photo credit- Warner Brothers
I have a confession to make. I just don’t understand the Washington Post. In this day and age, you can about count on getting the Washington Post to talk about the infighting in the Republican Party of Virginia once a week. But there is a flaw I continue to keep seeing.
Basically to summarize the article, Russ Moulton sent out an email to his fellow members of the Conservative Fellowship of the State Central Committee at RPV, basically saying they need to raise $30,000 to keep the doors open at RPV. In his opinion, RPV has to raise this much money so that we can continue to operate without the “consultant class.”
“We must urgently raise $30k by end of March to keep our new, leaner RPV running,” Moulton wrote of the party….. “If we want a truly financially-independent, grass roots, principled RPV — free from the usual consultant-style bullying, threats, manipulation and control by elected officials — we MUST step up and raise this bare minimum cash flow.”
The article continues to talk about how after Eric Cantor was defeated last year, and that the money has evaporated from RPV. Now, it’s a fact that a lot of the money RPV received in the past came from Eric, but that’s not the issue. It’s easy to fill column inches with blaming everything on Eric Cantor leaving the party (which is funny, Eric hasn’t left. But that’s not the problem WAPO. The problem within is not Eric Cantor, nor is it John Whitbeck, it’s State Central.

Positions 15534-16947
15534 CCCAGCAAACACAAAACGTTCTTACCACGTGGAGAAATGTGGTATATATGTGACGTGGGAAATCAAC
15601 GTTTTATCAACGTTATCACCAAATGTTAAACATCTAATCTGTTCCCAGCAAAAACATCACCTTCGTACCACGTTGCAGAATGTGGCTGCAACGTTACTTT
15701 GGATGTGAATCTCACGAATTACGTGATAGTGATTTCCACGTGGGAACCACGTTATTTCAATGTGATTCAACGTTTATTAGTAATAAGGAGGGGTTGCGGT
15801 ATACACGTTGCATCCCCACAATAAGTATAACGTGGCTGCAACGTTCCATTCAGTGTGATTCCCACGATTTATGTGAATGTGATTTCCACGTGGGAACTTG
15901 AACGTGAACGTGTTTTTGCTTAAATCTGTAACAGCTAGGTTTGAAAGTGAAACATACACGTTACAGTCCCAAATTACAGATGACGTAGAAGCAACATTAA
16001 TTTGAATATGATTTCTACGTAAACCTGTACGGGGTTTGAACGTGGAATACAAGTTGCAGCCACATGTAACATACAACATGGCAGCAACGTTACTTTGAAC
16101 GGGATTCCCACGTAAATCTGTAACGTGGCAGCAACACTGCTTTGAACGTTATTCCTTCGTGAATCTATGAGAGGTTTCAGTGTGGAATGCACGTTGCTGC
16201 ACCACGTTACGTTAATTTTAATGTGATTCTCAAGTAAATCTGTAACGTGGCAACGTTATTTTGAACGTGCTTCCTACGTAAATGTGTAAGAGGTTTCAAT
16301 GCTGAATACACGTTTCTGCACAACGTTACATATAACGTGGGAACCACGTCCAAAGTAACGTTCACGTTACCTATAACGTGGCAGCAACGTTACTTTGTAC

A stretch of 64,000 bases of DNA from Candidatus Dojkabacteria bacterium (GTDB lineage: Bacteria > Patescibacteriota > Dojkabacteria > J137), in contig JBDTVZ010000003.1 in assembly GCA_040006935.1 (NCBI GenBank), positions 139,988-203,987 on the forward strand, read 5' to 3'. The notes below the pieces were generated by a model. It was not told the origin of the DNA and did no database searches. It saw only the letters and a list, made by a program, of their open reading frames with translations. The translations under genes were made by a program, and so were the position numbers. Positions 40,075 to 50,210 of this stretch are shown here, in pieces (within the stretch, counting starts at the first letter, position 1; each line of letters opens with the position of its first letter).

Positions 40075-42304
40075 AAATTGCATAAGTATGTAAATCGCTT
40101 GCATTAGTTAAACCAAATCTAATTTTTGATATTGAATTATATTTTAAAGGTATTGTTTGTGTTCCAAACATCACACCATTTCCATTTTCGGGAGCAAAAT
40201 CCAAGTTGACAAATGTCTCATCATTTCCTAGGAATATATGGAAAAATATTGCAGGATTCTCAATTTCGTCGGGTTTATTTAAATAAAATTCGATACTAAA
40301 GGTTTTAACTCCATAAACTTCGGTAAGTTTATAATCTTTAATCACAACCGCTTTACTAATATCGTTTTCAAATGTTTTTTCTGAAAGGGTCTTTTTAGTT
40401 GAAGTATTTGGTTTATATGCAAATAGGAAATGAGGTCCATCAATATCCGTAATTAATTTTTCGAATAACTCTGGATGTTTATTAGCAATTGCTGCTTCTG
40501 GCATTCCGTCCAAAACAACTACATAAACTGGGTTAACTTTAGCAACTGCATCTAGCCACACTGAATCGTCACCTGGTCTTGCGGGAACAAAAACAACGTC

I definitely agree with my friend Linwood Cobb, former 7th District Chair, who had this to say:
“The state party has moved well to the right of where most Republicans are,” …..“A lot of Republicans still donate to individual candidates, but they’re certainly not going to support a party that’s going in a direction they don’t agree with.”
If RPV wants to find out where its problem lies, it’s not in Eric Cantor, the problem is ROI. When I was at Ferrum College I studied Business Management, and I had a professor there that taught Business Retail Management. He was a country salesman with an MBA and he had the thickest Appalachian accent in the world. When he was teaching us how to write Business Plans he made sure to beat into our heads: “Now yall, EVERYTHING is about your Return on Investment for your Investors.”
What the business community currently sees is party disarray, and I don’t blame them for keeping their money. The party is $200,000 in debt and only has $252 in the bank, according to the aforementioned Washington Post article. To be honest, writing RPV a check right now would be like writing Clark Griswold a check so he can gamble at Caesar’s Palace in the movie Vegas Vacation. Simply put, I have ZERO faith in the leadership of the State Central Committee right now to spend money wisely. Donors are likely saying: “All RPV seems to be doing is eating their young, why would we waste our money?” I would much rather write a check to the people/candidates/PACs I know will spend my money wisely.
Businesses, Donors, and Activists look for a Return on Investment for giving money to political causes. Donors are a lot like investors to a political cause or a candidate. I occasionally donate to a candidate, so you could consider myself an investor. I want to see that my money is spent advancing the policy ideas that I agree with. I want a candidate who supports the coal industry, believes in the 2nd Amendment, and has a Free-Market economic worldview. I don’t want you to spend my money dividing people, or bad mouthing every single person who doesn’t agree with you. I just want the candidate or political cause to advocate for my beliefs, no need in demonizing others in the process.